DALLAS (CBSDFW.COM) – Not only is North Texas home of the only women’s indoor professional volleyball league in the country, the Athletes Unlimited league is about to complete its second season.
And yet, there are a lot of folks who have no clue it exists.
Tori Dilfer, a player in the league, said “If we wanna grow this game, we have to be the best. If we want people to watch, we have to make it worth watching.”
Tori is like many, watching the gap between men’s and women’s sports get smaller by the day. Just a few years ago, if she had finished her college career in Louisville and wanted to take her game to the next level she would’ve had to go to Europe. Now, she has a platform to make other young ladies realize doors are starting to open where they were never open before.
Tori added, “With dreaming big, you have to work for it. So, there’s the work piece. Then, there’s the faith piece… that the work will pay off.”
A lesson instilled in her by her father Trent Dilfer, a former top ten pick of the Tampa Bay Buccaneers. Dilfer was the starting quarterback for the Baltimore Ravens when they won their first Super Bowl title. Following his NFL playing days, he had a distinguished broadcasting career. The spotlight has always found him and now, he’s trying to shine it on more and more women in the sports world.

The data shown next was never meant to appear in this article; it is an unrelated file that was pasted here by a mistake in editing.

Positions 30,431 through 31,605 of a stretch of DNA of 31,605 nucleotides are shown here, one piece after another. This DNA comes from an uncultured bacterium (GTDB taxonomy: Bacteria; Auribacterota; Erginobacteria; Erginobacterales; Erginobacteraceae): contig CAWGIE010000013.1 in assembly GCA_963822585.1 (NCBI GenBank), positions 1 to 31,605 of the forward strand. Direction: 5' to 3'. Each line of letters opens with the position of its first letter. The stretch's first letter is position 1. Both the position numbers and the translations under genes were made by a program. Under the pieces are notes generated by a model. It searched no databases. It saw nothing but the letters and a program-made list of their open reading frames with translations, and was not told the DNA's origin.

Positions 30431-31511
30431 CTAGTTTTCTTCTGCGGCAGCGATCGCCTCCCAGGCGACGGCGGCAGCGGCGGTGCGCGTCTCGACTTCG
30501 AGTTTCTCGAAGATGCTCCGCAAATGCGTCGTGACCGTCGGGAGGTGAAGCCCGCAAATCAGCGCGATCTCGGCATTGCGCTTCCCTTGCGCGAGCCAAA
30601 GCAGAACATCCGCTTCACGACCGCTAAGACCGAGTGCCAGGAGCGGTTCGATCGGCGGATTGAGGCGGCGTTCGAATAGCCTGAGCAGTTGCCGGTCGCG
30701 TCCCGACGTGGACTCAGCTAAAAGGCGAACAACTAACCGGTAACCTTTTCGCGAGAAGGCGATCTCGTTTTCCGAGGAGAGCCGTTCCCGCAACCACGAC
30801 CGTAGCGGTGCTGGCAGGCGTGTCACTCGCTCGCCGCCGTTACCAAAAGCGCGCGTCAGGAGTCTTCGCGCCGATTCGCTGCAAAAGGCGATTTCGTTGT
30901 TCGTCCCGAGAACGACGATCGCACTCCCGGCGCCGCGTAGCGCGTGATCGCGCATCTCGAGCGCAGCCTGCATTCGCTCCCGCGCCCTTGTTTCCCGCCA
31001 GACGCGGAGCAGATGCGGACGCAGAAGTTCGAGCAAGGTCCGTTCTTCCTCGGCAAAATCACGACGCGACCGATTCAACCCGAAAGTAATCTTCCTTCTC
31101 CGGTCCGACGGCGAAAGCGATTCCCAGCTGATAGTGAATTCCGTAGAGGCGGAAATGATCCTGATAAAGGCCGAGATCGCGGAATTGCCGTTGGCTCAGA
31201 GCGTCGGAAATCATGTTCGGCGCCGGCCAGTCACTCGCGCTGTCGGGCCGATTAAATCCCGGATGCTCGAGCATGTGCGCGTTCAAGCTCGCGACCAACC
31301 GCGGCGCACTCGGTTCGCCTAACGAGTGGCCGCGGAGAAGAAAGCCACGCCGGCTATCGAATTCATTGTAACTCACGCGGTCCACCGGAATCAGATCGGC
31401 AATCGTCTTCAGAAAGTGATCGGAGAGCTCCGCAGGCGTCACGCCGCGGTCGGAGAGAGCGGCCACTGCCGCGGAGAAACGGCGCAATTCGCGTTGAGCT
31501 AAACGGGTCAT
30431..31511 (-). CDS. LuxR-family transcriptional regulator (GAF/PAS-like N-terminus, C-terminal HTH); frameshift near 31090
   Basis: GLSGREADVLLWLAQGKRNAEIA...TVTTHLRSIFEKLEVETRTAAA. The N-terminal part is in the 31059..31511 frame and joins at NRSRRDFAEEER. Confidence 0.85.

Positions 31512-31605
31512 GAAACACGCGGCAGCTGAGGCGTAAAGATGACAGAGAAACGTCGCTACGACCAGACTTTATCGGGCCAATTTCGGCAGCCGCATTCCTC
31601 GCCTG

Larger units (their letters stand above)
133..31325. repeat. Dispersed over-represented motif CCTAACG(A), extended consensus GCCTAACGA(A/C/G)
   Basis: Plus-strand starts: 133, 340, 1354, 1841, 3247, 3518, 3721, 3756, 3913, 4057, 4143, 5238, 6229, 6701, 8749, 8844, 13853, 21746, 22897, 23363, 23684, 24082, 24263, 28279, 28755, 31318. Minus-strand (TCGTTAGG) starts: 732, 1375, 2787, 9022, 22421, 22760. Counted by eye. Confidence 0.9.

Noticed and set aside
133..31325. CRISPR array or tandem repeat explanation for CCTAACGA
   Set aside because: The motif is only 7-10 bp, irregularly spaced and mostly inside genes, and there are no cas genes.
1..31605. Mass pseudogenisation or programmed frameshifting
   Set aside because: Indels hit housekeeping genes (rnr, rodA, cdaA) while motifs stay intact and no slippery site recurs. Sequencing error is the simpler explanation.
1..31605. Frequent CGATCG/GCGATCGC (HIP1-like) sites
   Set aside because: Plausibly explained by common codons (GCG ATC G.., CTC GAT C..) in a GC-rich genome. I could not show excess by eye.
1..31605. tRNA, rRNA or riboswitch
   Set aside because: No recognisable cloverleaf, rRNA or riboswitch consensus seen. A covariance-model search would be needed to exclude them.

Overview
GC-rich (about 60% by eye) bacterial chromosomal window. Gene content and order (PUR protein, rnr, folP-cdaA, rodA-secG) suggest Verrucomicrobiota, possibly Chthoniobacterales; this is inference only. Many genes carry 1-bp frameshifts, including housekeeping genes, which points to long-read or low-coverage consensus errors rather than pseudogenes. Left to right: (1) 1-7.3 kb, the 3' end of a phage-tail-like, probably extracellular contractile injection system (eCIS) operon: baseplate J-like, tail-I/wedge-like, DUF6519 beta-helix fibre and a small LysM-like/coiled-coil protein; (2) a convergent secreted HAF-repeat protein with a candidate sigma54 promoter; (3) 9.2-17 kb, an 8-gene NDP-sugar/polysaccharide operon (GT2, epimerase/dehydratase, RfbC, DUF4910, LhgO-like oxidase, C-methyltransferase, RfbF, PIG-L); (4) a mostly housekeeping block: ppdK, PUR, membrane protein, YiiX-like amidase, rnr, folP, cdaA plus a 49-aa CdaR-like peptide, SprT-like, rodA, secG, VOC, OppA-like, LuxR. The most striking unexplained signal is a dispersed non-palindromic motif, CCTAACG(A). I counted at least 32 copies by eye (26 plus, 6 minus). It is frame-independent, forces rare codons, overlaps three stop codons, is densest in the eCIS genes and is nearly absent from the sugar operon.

Trent said, “To see my daughter chase her dreams is pretty special. It’s affirmation for all that they do. A female athlete invests just as much, if not more, than a male athlete. If they’re good enough, they should have every opportunity to play at the highest level and be compensated accordingly for that journey.”
Father and daughter said that the league that continues to bring some of the top players in the world to Fair Park is proof that gender equity is greatly improving in every sector of society.
But, according to Tori, one premise will always apply to everyone; “The work piece comes back in into it. You have to keep working. Dreaming isn’t quite enough. You have to keep working.”
Trent adds, “It’s again and again and again. Most athletes don’t reach their dream, because they tap out on one of those ‘agains.’ The great ones are in the 30 thousands of again. If you’re not reaching you dream as a young athlete, it’s because you tapped out on one of those agains.”